Should I tell the Truth in the IELTS Speaking test?
Telling the truth in the IELTS speaking test is a challenging concept for most test-takers. Mainly because they are afraid of losing marks if they lie! Of course, this could have been true if IELTS was a lie-detecting test, but it is not!
So, lying by itself doesn’t cost you marks but to fully understand the concept, you need to know how IELTS speaking is marked in the first place.
This article will examine if you should tell the truth in IELTS speaking by reviewing marking criteria. Then you can make up your mind and perform in a way that achieves your desired band score.
Marking Criteria for IELTS Speaking
IELTS speaking is a conversation with a certified examiner divided into three parts. In the first part, you are often asked about your background in life, hobbies, education, and work which lasts 4-5 minutes. The second part is about a topic given on a card with three prompts. You have 2 minutes to talk about it till the third part that the examiner asks more questions about the same topic in a 4-5 minutes conversation.
There is no ‘right’ or ‘wrong’ answers in IELTS speaking. There is only your spoken English language skill that is being evaluated! The examiner is looking for certain qualities in your responses to mark your speaking skill for IELTS purposes that can be summarized in the following four criteria:
1- Fluency and Coherence
This refers to the flow of your speech and its relevance to the topic. It is the pace at which you speak and how connected your sentences are without unnecessary pauses to think or find words. Your speech should also be structured in terms of the order of ideas and reasons you give in relevance to the topic.
You should use linking words and discourse markers to add details while making your speech smooth and continuous. The objective is to speak naturally so the examiner can easily comprehend without extra effort. They will need to see you speaking, so avoid yes or no short answers. Instead, try to elaborate and provide supporting information. You should also be spontaneous to make your speech enjoyable.
Now, if you are asked about a topic in which you have no personal experience, such as visiting a museum, you won’t have a memory to describe, so your answer will be short that won’t provide evidence of your speaking skill. But if you decide not to tell the truth in IELTS speaking, you will need to think more than usual to come up with ideas such as remembering the museum you have seen on the TV. This will interrupt your speech and hurt the fluency of your speaking. It might also change the tone of your voice very visibly.
So, if you have an excellent memory, imagination and storytelling skill, then you can come up with a white lie and make your answer more exciting and elaborative. This will undoubtedly help your mark! The point is stretching the truth will facilitate the delivery of your idea in a long enough time frame, but running out of ideas will interrupt your thought process and speech flow.
2- Lexical resource
Your speech is made of words, and the more diverse they are, the more skill you reveal. They should also be formal or semi-formal for IELTS purposes while you use idiomatic language to sound natural.
If you spontaneously decide not to tell the truth in IELTS speaking, you might enter into an unknown territory that requires words you are not entirely familiar with. Your range of vocabulary might be limited in that area, so you end up repeating a few words or, even worse, using the wrong words! In that case, you will lose marks, not for the lie but the lack of vocabulary range! So, tell a white lie only if you can deliver it with relevant words and phrases; otherwise, stick to the truth that you perfectly know!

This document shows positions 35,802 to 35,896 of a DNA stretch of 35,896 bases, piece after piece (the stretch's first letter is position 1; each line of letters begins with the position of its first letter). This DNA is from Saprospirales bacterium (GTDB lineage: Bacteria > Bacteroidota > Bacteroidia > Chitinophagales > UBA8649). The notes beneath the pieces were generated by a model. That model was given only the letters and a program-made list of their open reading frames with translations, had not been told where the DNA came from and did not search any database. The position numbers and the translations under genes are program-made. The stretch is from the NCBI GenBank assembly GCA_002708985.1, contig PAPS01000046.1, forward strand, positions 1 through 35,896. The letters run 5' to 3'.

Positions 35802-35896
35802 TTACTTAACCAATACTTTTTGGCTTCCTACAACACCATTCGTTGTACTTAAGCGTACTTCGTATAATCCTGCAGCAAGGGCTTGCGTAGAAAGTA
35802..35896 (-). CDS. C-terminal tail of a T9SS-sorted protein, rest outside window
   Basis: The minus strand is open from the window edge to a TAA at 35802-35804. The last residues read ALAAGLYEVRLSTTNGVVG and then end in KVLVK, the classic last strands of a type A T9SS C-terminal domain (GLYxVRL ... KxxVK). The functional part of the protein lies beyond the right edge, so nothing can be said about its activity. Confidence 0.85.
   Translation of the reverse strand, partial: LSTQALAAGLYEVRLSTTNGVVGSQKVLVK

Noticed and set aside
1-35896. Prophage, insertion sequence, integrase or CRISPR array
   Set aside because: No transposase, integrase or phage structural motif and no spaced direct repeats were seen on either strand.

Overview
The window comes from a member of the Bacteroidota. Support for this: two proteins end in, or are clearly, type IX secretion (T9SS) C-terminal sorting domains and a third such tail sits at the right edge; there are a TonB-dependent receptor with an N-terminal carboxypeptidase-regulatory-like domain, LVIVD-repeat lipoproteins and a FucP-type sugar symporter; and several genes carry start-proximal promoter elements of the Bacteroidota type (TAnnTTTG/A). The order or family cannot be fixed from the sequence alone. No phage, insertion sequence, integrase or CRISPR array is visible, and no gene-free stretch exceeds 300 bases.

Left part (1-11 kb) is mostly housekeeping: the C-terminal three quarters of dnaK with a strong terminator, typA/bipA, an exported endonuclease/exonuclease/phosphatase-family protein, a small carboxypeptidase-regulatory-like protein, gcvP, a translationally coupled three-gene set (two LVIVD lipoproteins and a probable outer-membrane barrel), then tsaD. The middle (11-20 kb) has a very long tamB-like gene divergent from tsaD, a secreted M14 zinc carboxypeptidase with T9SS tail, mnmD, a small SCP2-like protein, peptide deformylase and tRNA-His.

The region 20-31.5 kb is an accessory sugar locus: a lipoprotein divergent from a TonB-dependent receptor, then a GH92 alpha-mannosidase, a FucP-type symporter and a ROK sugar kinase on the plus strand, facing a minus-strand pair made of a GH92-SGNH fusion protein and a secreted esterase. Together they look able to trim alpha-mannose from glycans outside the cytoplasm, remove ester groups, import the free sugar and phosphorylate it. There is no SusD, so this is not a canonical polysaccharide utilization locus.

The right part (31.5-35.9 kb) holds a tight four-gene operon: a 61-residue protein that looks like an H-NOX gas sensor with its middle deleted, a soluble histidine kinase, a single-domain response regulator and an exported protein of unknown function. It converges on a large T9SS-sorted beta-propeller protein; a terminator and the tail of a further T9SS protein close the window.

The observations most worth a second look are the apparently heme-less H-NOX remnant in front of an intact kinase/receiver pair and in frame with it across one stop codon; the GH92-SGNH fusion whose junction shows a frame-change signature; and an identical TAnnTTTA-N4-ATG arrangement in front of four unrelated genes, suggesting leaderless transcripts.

3- Grammatical Range and Accuracy
The tenses and structures clarify your intention and idea, so you must use them generously and correctly. The more advanced structures you use, the more skill you reveal, which translates to a higher mark.
Suppose you do not tell the truth in IELTS speaking. In that case, you should be careful to arrange the sequence of events correctly so the tenses and the main event won’t contradict each other, specifically if the topic is about a historical fact. This will require more effort to avoid mistakes that might be interruptive for your tone and speech flow!
No matter how interesting your answer is or how expanded your range of vocabulary and grammar are, if you can’t pronounce them clearly, you haven’t delivered your idea. You don’t have to sound native, but you should sound clear and understandable. This depends on the intonation of your speaking.
If you do not tell the truth in IELTS speaking, you might lose your speech equilibrium and mess up your pronunciation, resulting in a lower band score. But if you can keep your calm and not return to the way you speak in your first language, then you can stretch the truth to make your answer appealing!
The truth is that you have been asked by some organization such as a university, an overseas employer, or a foreign country to take IELTS and prove your ability to communicate in the English language, not to prove you are a good and honest person!
On the other hand, the examiner needs to assess your speaking skill against four clearly defined criteria, so you need to give them enough of your speech. If the truth doesn’t provide long enough speech, the examiner won’t see your actual speaking skill. But if a stretched version of the truth can tell an exciting story, the examiner has enough material to mark.
In the end, it is your choice, and only taking an IELTS mock test will help you make that choice. A mock test that has an accurate speaking section with a certified examiner!
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